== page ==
elif self.root.left is None and self.root.right:
        self.root = self.root.right
        return True
      # Case 2.4: Root node has two children
      else:
        moveNode = self.root.right
        moveNodeParent = None
        while moveNode.left:
          moveNodeParent = moveNode
          moveNode = moveNode.left
        self.root.data = moveNode.data
        if moveNode.data < moveNodeParent.data:
          moveNodeParent.left = None
        else:
          moveNodeParent.right = None
        return True		
    # Find node to remove
    parent = None
    node = self.root
    while node and node.data != d:
      parent = node
      if d < node.data:
        node = node.left
      elif d > node.data:
        node = node.right
    # Case 3: Node not found
    if node == None or node.data != d:
      return False
    # Case 4: Node has no children
    elif node.left is None and node.right is None:
      if d < parent.data:
        parent.left = None
      else:
        parent.right = None
      return True
    # Case 5: Node has left child only
    elif node.left and node.right is None:
      if d < parent.data:
        parent.left = node.left
      else:
        parent.right = node.left
      return True
    # Case 6: Node has right child only
    elif node.left is None and node.right:
      if d < parent.data:
        parent.left = node.right
      else:
        parent.right = node.right
      return True
    # Case 7: Node has left and right child
    else:
      moveNodeParent = node
      moveNode = node.right
      while moveNode.left:
        moveNodeParent = moveNode
        moveNode = moveNode.left
      node.data = moveNode.data
      if moveNode.right:
        if moveNode.data < moveNodeParent.data:
          moveNodeParent.left = moveNode.right
        else:
          moveNodeParent.right = moveNode.right
      else:
        if moveNode.data < moveNodeParent.data:
          moveNodeParent.left = None
        else:
          moveNodeParent.right = None
      return True
  ...

Whew! Glad that one’s done.

Traversals

There are three ways to traverse a tree: pre-order traversal, in-order traversal, and post-order traversal. The traversals are mostly implemented in the Node class.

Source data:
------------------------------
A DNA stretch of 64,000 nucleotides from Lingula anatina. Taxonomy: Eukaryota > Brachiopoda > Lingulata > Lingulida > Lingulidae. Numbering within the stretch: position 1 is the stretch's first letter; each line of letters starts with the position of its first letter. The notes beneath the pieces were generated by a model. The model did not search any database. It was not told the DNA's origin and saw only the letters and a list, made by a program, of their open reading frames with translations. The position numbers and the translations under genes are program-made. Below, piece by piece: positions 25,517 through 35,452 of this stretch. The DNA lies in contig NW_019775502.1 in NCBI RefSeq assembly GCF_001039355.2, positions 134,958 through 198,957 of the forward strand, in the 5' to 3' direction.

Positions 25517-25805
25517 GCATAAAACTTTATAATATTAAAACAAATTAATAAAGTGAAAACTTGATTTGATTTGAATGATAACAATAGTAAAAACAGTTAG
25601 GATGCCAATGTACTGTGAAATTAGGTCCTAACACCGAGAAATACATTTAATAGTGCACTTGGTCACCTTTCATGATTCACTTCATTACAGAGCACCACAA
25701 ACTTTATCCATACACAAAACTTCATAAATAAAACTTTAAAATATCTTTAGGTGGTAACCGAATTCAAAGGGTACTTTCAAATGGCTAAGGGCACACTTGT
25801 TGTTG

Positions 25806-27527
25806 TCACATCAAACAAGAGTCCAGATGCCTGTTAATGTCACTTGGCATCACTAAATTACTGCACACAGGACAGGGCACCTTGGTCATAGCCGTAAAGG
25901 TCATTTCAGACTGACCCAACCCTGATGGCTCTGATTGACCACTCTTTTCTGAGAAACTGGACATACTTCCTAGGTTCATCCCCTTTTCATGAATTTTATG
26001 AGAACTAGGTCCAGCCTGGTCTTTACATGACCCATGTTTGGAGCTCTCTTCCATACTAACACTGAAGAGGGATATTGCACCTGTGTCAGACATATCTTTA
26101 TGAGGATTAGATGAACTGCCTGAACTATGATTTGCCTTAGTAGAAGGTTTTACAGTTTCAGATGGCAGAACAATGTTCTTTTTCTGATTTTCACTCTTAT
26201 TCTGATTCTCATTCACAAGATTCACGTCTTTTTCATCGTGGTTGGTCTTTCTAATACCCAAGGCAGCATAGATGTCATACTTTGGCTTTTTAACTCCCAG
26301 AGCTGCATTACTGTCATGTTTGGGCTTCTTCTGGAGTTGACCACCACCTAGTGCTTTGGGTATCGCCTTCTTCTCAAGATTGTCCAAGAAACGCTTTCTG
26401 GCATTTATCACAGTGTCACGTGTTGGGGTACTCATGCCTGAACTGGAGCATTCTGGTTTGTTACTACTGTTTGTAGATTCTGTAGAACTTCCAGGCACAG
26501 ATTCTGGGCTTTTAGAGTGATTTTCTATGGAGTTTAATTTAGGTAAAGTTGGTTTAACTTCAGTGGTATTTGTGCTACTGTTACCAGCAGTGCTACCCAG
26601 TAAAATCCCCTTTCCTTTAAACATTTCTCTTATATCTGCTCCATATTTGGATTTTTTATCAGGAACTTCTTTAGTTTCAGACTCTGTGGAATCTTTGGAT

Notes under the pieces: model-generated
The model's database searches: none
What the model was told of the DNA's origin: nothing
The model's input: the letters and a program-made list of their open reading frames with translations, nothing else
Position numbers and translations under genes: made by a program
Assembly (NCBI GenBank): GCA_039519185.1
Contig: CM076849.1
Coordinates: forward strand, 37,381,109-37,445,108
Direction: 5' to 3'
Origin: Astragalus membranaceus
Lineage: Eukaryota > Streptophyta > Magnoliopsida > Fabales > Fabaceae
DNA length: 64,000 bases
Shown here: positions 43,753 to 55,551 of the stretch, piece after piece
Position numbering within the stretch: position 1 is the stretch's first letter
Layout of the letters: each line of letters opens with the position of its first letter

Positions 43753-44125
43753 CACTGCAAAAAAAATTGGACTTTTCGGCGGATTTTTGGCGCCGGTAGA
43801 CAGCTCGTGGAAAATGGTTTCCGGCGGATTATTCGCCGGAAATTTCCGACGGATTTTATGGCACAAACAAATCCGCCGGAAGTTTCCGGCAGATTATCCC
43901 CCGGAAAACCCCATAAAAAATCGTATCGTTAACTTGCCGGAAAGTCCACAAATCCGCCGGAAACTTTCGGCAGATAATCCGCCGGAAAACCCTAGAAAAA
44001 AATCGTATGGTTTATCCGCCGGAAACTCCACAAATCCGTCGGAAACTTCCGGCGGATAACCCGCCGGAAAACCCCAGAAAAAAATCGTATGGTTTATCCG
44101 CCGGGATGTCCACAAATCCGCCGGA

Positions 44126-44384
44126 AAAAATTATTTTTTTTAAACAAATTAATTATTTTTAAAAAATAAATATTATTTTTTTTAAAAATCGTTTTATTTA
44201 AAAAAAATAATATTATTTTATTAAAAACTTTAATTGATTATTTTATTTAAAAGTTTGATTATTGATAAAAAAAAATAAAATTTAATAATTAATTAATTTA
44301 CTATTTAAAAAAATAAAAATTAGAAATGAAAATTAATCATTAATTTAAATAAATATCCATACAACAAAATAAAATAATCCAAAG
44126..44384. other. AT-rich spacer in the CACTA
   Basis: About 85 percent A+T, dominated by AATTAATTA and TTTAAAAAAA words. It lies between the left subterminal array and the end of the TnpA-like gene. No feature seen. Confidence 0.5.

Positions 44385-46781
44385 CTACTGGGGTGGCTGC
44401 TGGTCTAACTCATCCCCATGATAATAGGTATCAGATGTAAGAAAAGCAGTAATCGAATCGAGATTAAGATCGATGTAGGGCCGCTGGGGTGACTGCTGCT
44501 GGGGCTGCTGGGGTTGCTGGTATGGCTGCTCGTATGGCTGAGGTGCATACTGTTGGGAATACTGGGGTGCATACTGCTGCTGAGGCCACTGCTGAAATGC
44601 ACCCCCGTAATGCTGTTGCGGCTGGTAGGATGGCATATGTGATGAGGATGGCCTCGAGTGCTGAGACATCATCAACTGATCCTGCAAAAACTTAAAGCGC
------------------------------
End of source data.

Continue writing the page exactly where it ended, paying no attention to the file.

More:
We mentioned at the start of the article that BSTs can be useful for sorting data. As it turns out, the way in which you traverse the tree structure will yield different element orderings that can be applied to a variety of applications.

The most straightforward example is sorting from least to greatest. If your BST contains all numbers, an in-order traversal of the tree will return a list of all the numbers in the tree, sorted. Another application is the conversion of expressions between infix, prefix, and postfix. If you can represent an expression as an Abstract Syntax Tree (AST) or something similar, these conversions can be performed with an in-order, pre-order, or post-order traversal of the tree.

The code for each method of traversal will look very similar. Each time, we’ll simply change where we make our recursive call.

Pre-Order Traversal:

Binary Search Tree: Pre-Order Traversal

class Node(object):
    ...
    def preorder(self, l):
      '''
      l: the list of data objects so far in the traversal
      '''
      l.append(self.data)
      if self.left:
          self.left.preorder(l)
      if self.right:
          self.right.preorder(l)
      return l
    ...

In-Order Traversal:

Binary Search Tree: Pre-Order Traversal

class Node(object):
    ...
    def inorder(self, l):
      '''
      l: the list of data objects so far in the traversal
      '''
      if self.left:
          self.left.preorder(l)
      l.append(self.data)
      if self.right:
          self.right.preorder(l)
      return l
    ...

Post-Order Traversal:

Binary Search Tree: Pre-Order Traversal

class Node(object):
    ...
    def postorder(self, l):
      '''
      l: the list of data objects so far in the traversal
      '''
      if self.left:
          self.left.preorder(l)
      if self.right:
          self.right.preorder(l)
      l.append(self.data)
      return l
    ...

For each traversal, I added a corresponding wrapper in the BST class to expose it:

class BST(object):
  def preorder(self):
    '''
    Returns list of data elements resulting from preorder tree traversal
    '''
    if self.root:
      return self.root.preorder([])
    else:
      return []
  def postorder(self):
    '''
    Returns list of post-order elements
    '''
    if self.root:
      return self.root.postorder([])
    else:
      return []
  def inorder(self):
    '''
    Returns list of in-order elements
    '''
    if self.root:
      return self.root.inorder([])
    else:
      return []

Full Source and Tests

Thank you for reading. Check out the full source code for what we did today below!

Full BST source code

BST test code